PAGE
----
James Journey to Jerusalem: Alexandrowicz Interview

One of the pleasant surprises of the this year’s Cannes Festival’s Directors Fortnight was James’s Journey to Jerusalem, the world premiere of Israeli filmmaker Raanan Alexandrowicz, a personal film that takes a strong stance about the mores of contemporary Israeli society.

A few years ago, Raanan knew a Nigerian man named James who was living in Israel on a long-expired touristic vista. James was around 40 years old, and a banker by profession. However, due to the dire political and economic conditions that prevailed in Nigeria at the time, he decided to relocate to Tel Aviv, where he was forced to work cleaning houses.

Recalls the director: “James used to share with me the hardships, fears, and sorrows of a migrant worker’s life. But he never neglected to tell me memories from his homeland, Nigeria, and the dream of the life he hoped to achieve one day.”

The stories that James told Raanan simply startled him. James described in detail how he had imagined Israel before he had come to live and work there: “He imagined the Holy land as a green, plentiful land, flowing with milk and honey (as the Bible describes it).” In this land, he thought, dwelled “the most peaceful and happiest people on earth, the most virtuous human being on the planet: God’s Chosen People.”

James recalled most vividly the moment he got out of the airplane that transported him to Ben-Gurion airport: “I literally smelled the sweetness of the air, and tears came to my eyes. I began to cry because, at long last, I had arrived at my destination: The Holy Land.”

Upon hearing those poetic words, Raanan immediately visualized the opening scene of a movie about James. As he recalls: “I didn’t know what specifically the film would be about, but the contradictions and irony I felt upon hearing those sentences, spoken by a man who was living in the most rundown part of Jerusalem, a man who made his living cleaning bathrooms and kitchens, inspired me to begin writing the story for James’ Journey to Jerusalem. From the outset, I conceived the movies as “a contemporary fable, a fairy tale with realistic economic and political dimensions.”

“The first thing I thought about the film was the fundamental contradiction between the Holy land as an abstract, spiritual entity in the mind of many people all over the world, and the actual Israel, a country with a very prosaic existence, a fast developing country with a modern economy, traffic jams, sprawling shopping malls, severe immigration laws and exploited migrant workers from third-world countries.”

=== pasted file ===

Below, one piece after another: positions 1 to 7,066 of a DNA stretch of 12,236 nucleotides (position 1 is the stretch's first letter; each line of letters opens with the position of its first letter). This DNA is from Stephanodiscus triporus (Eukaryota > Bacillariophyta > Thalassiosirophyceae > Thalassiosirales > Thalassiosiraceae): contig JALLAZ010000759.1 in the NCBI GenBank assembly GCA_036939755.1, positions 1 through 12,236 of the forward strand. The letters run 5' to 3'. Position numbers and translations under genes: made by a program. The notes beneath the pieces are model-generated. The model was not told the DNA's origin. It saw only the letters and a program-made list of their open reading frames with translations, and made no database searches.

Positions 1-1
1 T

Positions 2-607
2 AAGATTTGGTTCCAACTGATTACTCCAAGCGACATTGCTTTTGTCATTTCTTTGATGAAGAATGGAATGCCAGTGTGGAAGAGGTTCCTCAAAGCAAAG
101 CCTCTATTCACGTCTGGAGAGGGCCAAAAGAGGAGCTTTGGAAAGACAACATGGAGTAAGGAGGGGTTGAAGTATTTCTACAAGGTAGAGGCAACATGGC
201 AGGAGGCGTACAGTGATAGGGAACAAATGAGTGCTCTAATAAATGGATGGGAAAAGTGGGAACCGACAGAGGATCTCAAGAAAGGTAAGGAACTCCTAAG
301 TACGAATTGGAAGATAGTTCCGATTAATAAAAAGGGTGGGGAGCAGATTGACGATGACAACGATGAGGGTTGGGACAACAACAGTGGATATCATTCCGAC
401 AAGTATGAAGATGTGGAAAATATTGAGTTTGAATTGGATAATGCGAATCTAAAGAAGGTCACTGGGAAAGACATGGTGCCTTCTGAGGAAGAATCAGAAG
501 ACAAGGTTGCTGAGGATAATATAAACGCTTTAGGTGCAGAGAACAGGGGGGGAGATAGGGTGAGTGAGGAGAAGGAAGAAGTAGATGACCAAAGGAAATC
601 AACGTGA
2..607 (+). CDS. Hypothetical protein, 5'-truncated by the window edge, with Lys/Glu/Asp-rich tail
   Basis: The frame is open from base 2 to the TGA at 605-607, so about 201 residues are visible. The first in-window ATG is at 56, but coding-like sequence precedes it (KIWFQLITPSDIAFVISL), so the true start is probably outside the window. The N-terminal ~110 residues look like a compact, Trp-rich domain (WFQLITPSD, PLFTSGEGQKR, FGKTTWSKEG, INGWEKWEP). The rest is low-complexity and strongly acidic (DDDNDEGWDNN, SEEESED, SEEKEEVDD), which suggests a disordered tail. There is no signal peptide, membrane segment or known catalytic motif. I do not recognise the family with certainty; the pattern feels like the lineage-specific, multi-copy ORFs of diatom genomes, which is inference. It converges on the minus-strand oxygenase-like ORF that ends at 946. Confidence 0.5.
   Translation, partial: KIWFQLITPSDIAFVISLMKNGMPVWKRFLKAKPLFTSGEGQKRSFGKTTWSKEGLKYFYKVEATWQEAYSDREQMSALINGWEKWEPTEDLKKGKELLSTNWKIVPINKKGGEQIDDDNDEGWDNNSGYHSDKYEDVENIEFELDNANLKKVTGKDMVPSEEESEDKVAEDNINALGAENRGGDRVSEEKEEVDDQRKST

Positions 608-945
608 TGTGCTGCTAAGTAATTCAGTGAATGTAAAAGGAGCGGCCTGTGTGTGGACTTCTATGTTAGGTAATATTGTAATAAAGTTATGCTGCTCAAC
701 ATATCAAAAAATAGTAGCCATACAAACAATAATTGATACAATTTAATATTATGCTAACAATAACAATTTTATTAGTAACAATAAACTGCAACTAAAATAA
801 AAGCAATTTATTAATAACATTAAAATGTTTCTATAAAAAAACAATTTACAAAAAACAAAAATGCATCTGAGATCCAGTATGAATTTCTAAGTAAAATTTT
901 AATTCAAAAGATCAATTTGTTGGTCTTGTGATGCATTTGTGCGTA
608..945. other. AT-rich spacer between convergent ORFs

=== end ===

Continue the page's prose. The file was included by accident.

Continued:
The protagonist that Raanan constructed (with his co-screenwriter, Sami Duenias) was meant to be an “Everyman who comes to Israel as a pilgrim from far away, a man who knows the Holy Land only from the way it’s described in the Bible.” To make the film more interesting dramatically, the writers decided that, upon his arrival, a bureaucratic mistake will scuttle the man’s plan to become a tourist in a heavenly land, and instead, will throw him into trap, finding himself in the position of a migrant worker.

Raanan says he used this premise as a starting point of a journey during which James observes Israel society from a detached distance. The director feels that although the contents that comprises the story is typically and purely Israeli, the naive, fictitious assumptions that James make of Israel hold true and are valid not only for Israeli society but for every country in the world that’s sharply stratified and uses (and abuses) illegal immigrants for jobs that need to be done but are not particularly desirable or rewarding for its native sons.

The notion of an Israeli society, polarized along dimensions of race, income, and status, and living off cheap labor such as James could have become an easy target for a dramatic satire and even a tragic melodrama. Indeed, there’s enough evidence in the story for a more bitter and harsher movie, but Raanan decided that irony is a more powerful device than suffering or victimization, and he ends James’s saga on a wonderfully simple and moving note (that for obvious reasons can not be disclosed here).

Shot on Digital Video, the low-budget film was transferred to 35mm and shown on a big screen. At this phase of his career, Raanan shows no distinct cinematic style, but the movie plays nicely, makes its points without being too preachy, and with a running time of 90 minutes, never overextends its welcome.

Says Raanan: “One of the most significant and unique experiences of cinema is that it can make you (the viewer) see the world through the eyes of someone else’s. Good cinema can do something stronger than that: It can show you yourself through someone else’s. I see James’s Journey to Jerusalem as a reflection of my personal feelings about my society, especially the powerful interplay between economic factors and almost any other domain of human behavior.”

Raanan hopes that viewers, particularly Israelis, will empathize with James’s positions and dilemmas: “I thing there’s a bit of James in each and every one of us. We learn all too well, as members of society, how to talk about our noble dreams as an easy way of forgetting them. I think each one of us has his or her ‘Jerusalem’ toward which we aspired to reach. Whether we ever reach it, or even remember where we were headed, is another story.”